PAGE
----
MARION -- More than 250 people packed the Diamond Club at Marion's Rent One Park Wednesday evening, most of them looking for an opportunity to speak out against allowing a Williamson County mining company's request to dump wastewater into the Big Muddy River.
Williamson Energy LLC and its parent company, Foresight Energy, filed an application with the Illinois Environmental Protection Agency for a permit that would allow the Pond Creek Mine to discharge between 2.5 and 3.5 millions gallons of water per day into the Big Muddy River. Pond Creek is about five miles east of Johnston City.
Along with direct dumping into Pond Creek, wastewater would also be channeled via underground pipes about 12.5 miles to the Big Muddy River in Franklin County.
Clayton Cross, director of engineering for Williamson Energy, said the water is seeping into the mine, making conditions unsafe for miners. He said the mine was dry when it first opened, but now is filling with water. As long as they can pump it out, he said, the mine should be viable for another 50 years at the current level of production.
If they aren't allowed to pump it out, they may not be able to operate, he added.
The IEPA made a tentative determination in June to approve the request with the original public comment period closing in August.
However, after a high volume of public interest, the agency scheduled Wednesday's hearing to allow for additional public comment.
Comments will now be accepted through Jan. 17, 2020.
Cross assured the panel that the company will monitor the watery mix being pumped out, to ensure that it is safe and meets EPA standards.
"Over $600 million has been invested into this property," Cross added. "We are responsible for employing 194 miners directly."
Cross said that another 283 outside contractors also depend on the mine to make a living.
He also told the panel that the mine is "one of the safest and most productive in the entire world."
Citizens who followed Cross to the microphone were concerned with the safety to the environment and local citizens if the plan to release the wastewater into the Big Muddy is approved.
Thomas Finkenkeller, of Carbondale, told the panel that complete data should be included in all the reports before the request should be considered for approval.
"I'm distressed," he said. "It must be made clear that it is not just sulfates and chlorides that are important to have complete data on."
Finkenkeller pointed out that many other trace elements are also present in the wastewater. That contention is supported by SIU Associate Professor Liliana Lefticariu.
Although she declined to comment directly on the proposal, Lefticariu, who published a research article on the distribution and mode of occurrence of sulfur and trace elements in Illinois coal, said that wastewater from mining can contain "the whole periodic table," including poisonous elements like zinc, arsenic, lead, and mercury, all of which are toxic.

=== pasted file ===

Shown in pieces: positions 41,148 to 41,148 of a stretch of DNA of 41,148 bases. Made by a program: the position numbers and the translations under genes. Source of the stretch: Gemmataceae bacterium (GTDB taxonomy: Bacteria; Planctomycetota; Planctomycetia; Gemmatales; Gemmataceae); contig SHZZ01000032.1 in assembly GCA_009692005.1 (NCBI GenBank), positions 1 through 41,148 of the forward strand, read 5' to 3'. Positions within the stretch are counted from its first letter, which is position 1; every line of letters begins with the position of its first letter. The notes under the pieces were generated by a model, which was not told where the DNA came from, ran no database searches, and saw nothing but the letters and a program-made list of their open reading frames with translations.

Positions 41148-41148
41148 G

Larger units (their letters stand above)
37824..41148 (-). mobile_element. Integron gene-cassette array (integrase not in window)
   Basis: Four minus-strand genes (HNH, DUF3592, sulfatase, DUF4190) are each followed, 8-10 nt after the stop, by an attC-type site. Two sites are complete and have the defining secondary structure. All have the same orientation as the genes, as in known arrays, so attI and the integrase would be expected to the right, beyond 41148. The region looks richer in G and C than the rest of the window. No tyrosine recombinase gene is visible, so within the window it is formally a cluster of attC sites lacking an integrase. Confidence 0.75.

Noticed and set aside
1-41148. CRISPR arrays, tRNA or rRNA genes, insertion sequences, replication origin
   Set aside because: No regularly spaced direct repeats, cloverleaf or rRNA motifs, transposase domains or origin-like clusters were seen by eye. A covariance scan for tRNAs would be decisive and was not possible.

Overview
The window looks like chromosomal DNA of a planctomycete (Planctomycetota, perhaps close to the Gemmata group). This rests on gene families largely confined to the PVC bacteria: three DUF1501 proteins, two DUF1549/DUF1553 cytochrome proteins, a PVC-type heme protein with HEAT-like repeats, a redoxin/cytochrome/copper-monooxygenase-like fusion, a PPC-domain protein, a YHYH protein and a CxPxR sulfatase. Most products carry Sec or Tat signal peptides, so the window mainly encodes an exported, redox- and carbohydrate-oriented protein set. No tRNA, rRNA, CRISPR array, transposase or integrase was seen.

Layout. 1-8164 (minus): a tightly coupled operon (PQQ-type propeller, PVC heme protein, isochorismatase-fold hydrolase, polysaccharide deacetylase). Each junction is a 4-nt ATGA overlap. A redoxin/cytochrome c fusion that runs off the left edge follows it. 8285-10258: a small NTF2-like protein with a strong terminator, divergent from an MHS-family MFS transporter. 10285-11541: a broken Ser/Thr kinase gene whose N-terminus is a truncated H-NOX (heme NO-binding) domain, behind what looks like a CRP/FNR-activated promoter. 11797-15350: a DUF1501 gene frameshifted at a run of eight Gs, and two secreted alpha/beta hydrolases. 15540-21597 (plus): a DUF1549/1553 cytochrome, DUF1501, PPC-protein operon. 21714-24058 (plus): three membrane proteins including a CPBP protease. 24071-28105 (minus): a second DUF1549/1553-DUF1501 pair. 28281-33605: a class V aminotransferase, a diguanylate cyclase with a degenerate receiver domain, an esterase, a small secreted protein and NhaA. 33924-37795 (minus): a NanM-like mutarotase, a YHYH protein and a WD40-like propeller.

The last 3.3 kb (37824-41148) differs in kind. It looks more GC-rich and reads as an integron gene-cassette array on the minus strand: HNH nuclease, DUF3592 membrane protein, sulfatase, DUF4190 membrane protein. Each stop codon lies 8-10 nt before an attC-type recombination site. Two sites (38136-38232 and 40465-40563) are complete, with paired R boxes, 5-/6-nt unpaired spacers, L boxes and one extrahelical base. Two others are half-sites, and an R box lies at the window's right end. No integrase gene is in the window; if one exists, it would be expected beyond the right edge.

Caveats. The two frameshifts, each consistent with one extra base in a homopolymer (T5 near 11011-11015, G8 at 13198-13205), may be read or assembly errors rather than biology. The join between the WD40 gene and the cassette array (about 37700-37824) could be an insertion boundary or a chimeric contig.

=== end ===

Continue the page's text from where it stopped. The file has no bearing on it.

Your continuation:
"If you only look at two elements you miss a lot of metals," she said.
She also stated that the algebraic equations that determine the mix of water to waste can be tricky, especially when the water levels have natural variations.
"Nothing that happens in nature is magic," she said.
Lefticariu compared the mixing to taking a cup of hot coffee and trying to determine how much cold water one would need to add to bring the temperature to a level where it could be comfortably consumed.
She said that even though the elements may be diluted, they don't disappear.
"They form sediments and go to the bottom of the river," she said. "Elements can be remobilized."
Several residents who live on or near the Big Muddy and its tributaries, like Lucia Amorelli, expressed concern about the sediment and its contaminants, especially in light of the more frequent flooding.
Three residents from Franklin and Jackson counties mentioned catching fish from the river with "enlarged livers."
Amorelli told the panel that her research found that Williamson Energy had 45 violations on the outfall of dirty water between 2015 and 2017. This newspaper has not confirmed that information.
Jerry Worthen owns Centennial Farm that he says has been in his family since 1836. His son raises grain in the fields along the Big Muddy, fields that he says now flood almost every year.
"I understand they need coal," he said, "but most of the time it's going overseas to China and Japan."
Not all of those signed up spoke due to time constraints. However, the IEPA hearing officer, Christine Zeival, said that all comments can be submitted online at the IEPA website until Jan. 17.
She said written comments will be given the same weight as oral comments.
A determination on the application will be made after the comments period is closed.